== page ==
School is underway all across America, and my nephew recently left home to begin college in the Black Hills, a place my father took our family on vacation when I was a little boy. Attempting to relive that happy experience, I took my own family to the Black Hills a couple of summers ago.
It took us two days to drive a loaded mini-van from our home to Hill City, where we lodged during a four-day stay in the Black Hills. There was a stop at Mitchell along the way to visit the famed Corn Palace. The corn-constructed murals that make up each of the outside walls of the building are changed periodically, and when we were there, there were depictions of a rodeo, a motorcycle and 19th century Native Americans. The palace is a basketball arena on the inside, but when we were there the space was being used for a craft fair.
Mitchell is an important marker on Interstate Highway 90, the main thoroughfare running east and west through South Dakota. East of Mitchell, the cropland we saw looked lush and green, despite the dry conditions typical for late summer. West of Mitchell, the country shifts to ranch land. The earth is brown and flat, with only minimal vegetation. It is about 60 miles to Chamberlain, where the highway crosses the Missouri River. Chamberlain is the last major landmark before we would reach the Badlands National Park, which serves as a kind of gateway to the Black Hills vacation area.
When I made this trip as a boy, I remember my father commenting that there “is nothing between the Missouri River and the Badlands.” It is a barren space, to be sure, but there is something there – open space, something a city person may tend to discount. As we drove west, I saw the rusted weather veins, the abandoned farm dwellings, animals grazing on the low groundcover. I pointed out the sights to the kids, but they failed to take notice. The scenery only made them hot and thirsty, and my oldest asked if we would be staying someplace that had a swimming pool.
Sixty-five million years ago, South Dakota, along with Nebraska, Kansas and all the other Plains states, were thousands of feet under water. What we know today as the Gulf of Mexico reached far up into North America, dividing the continent into two, with the Rockies on the West and the banks of the Mississippi River on the East. As the water receded over millenniums, it left the rich, fertile land that today serves as grazing acreage and cropland for one of the most important agricultural regions of the world.
The most impressive visit of our Black Hills stay was to Mount Rushmore. I remember visiting the site as a child, finding only a minimally cared-for lookout before the massive faces of Washington, Jefferson, Roosevelt and Lincoln. This time, I was greeted by a huge visitors’ center and amphitheatre. Trails led up near the faces, and there was a museum that described the efforts by Gutzon Borglum to construct the monument. Flags from all 50 states and six U.S. territories lined a walkway to the main lookout, adding color to an already impressive site. The improvements were part of a $56 million redevelopment of the site completed in 1998.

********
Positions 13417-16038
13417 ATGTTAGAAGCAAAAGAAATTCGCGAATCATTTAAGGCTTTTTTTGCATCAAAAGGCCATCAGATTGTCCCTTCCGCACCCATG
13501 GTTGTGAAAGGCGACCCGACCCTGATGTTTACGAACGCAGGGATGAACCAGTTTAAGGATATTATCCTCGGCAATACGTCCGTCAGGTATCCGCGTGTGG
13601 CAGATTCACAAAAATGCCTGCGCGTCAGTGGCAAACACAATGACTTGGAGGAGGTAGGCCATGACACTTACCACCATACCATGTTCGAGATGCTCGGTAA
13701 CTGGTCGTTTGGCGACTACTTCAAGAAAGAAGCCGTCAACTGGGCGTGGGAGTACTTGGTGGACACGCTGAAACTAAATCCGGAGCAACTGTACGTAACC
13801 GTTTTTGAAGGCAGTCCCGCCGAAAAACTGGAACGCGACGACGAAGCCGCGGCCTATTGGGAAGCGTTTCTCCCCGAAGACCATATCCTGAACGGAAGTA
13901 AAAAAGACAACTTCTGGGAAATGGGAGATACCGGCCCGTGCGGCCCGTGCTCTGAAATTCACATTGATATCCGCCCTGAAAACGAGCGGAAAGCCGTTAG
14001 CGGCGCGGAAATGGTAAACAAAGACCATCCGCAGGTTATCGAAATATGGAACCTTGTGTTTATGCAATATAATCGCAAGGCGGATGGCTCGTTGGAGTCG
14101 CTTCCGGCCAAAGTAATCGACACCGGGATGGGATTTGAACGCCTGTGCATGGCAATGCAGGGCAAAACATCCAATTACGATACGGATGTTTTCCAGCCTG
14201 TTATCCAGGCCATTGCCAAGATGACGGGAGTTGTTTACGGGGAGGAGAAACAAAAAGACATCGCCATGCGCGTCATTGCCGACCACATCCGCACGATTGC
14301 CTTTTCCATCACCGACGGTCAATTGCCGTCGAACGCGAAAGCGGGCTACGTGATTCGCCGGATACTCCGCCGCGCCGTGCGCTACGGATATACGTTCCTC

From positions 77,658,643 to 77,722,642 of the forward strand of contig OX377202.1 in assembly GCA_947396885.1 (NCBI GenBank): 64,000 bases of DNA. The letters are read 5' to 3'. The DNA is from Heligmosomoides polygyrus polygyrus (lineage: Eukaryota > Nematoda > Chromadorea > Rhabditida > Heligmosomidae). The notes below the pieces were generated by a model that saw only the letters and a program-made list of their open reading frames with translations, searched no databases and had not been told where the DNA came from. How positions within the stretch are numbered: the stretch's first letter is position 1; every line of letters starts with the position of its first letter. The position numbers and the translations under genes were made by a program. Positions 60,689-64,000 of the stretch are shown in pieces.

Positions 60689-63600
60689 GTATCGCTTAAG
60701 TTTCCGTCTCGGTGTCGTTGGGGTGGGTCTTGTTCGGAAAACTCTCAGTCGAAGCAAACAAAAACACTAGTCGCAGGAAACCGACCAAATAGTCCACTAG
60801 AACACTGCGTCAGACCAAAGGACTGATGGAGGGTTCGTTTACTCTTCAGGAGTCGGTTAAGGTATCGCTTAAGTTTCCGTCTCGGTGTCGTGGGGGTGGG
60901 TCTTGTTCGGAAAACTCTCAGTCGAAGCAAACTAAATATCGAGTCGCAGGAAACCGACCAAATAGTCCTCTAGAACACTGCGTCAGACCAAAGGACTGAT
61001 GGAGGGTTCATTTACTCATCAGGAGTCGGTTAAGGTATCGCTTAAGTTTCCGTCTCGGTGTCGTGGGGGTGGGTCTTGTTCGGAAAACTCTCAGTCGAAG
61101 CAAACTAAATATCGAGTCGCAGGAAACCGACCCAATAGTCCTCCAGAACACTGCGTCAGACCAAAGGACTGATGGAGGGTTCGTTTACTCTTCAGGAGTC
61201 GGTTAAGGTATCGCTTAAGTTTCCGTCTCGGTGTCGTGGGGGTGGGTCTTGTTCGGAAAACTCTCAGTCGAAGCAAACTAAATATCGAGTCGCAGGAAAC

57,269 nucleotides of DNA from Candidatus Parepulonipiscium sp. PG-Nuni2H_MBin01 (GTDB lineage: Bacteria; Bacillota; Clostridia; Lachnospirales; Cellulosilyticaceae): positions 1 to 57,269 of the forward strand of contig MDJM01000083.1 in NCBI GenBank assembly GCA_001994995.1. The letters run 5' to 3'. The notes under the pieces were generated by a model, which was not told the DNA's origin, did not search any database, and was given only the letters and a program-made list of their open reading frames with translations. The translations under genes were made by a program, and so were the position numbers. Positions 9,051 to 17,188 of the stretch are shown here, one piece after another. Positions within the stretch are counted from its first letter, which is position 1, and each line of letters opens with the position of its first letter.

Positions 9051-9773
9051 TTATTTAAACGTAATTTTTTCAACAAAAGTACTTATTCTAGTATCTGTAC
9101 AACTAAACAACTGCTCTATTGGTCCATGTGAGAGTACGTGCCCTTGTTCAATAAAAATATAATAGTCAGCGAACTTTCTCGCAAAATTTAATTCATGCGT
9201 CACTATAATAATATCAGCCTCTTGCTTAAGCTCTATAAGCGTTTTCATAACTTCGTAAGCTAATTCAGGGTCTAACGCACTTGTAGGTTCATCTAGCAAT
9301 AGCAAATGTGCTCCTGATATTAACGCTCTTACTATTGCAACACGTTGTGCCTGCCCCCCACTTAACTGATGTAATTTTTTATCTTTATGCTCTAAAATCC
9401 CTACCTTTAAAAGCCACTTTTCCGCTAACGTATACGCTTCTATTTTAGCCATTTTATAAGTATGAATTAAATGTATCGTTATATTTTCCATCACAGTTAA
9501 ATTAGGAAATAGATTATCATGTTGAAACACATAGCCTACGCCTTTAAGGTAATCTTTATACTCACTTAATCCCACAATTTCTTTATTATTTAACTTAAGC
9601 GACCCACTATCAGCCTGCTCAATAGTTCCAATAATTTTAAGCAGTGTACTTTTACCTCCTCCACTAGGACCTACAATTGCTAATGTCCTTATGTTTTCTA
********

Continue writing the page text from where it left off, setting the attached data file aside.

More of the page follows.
We especially liked the evening lighting ceremony when a National Park Service Ranger explained the significance of the presidential choices: Washington represents the struggle for freedom; Jefferson the ideal of self government; Lincoln equality, and Theodore Roosevelt the future as his term bridged the agrarian age with the industrial age at the turn of the 20th century. It took 14 years for Borglum to complete the project begun in 1927.
We found paradise in the region at Custer State Park, where the turquoise water of Sylvan Lake provided a picturesque environment for hiking and rock climbing. The pinnacle of the 73,000-acre park is Harney Peak – at 7,242 feet – the highest point in the state. The view from the top is magnificent. There was wildlife everywhere and we were able to take pictures of bison and big-horned sheep that came right up to our car windows as we drove along the Wildlife Loop Road.
Wind Cave, a national park, was another highlight. Located just south of Custer State Park, the cave features 82 miles of mapped passages. We saw about a half-mile’s worth during the tour we took. The walls and ceiling of the cave are filled with “boxwork,” something akin to honeycombing, only made out of rock. It was cool in the cave (about 50 degrees), which was a welcome change from the humid August weather.
On our way home, back along Interstate 90, we stopped for an afternoon at The Badlands National Park, 244,000 acres of jagged rock and colorful stone spires. When you look out over the landscape of the Badlands, you think they could film some kind of a movie out there about aliens or life on another planet. And, in fact, the park has been used as a move set on occasion. The park is filled with fossils and the ranger, who told us about the Gulf of Mexico coming up this way, also told us scientists learn about the evolution of horses and sheep by looking at the rocks lying around. The tallest rocks are eroding at a rate of about one-half inch per year and, I am certain, the park did seem a little smaller than it did when I was a kid.
The perspective of a child is always so grand. As we made our way home, my kids said they wanted to go back. Maybe we will next summer.
tMichaelB is the web site for Tom Bengtson, who writes about business, religion, family and politics.
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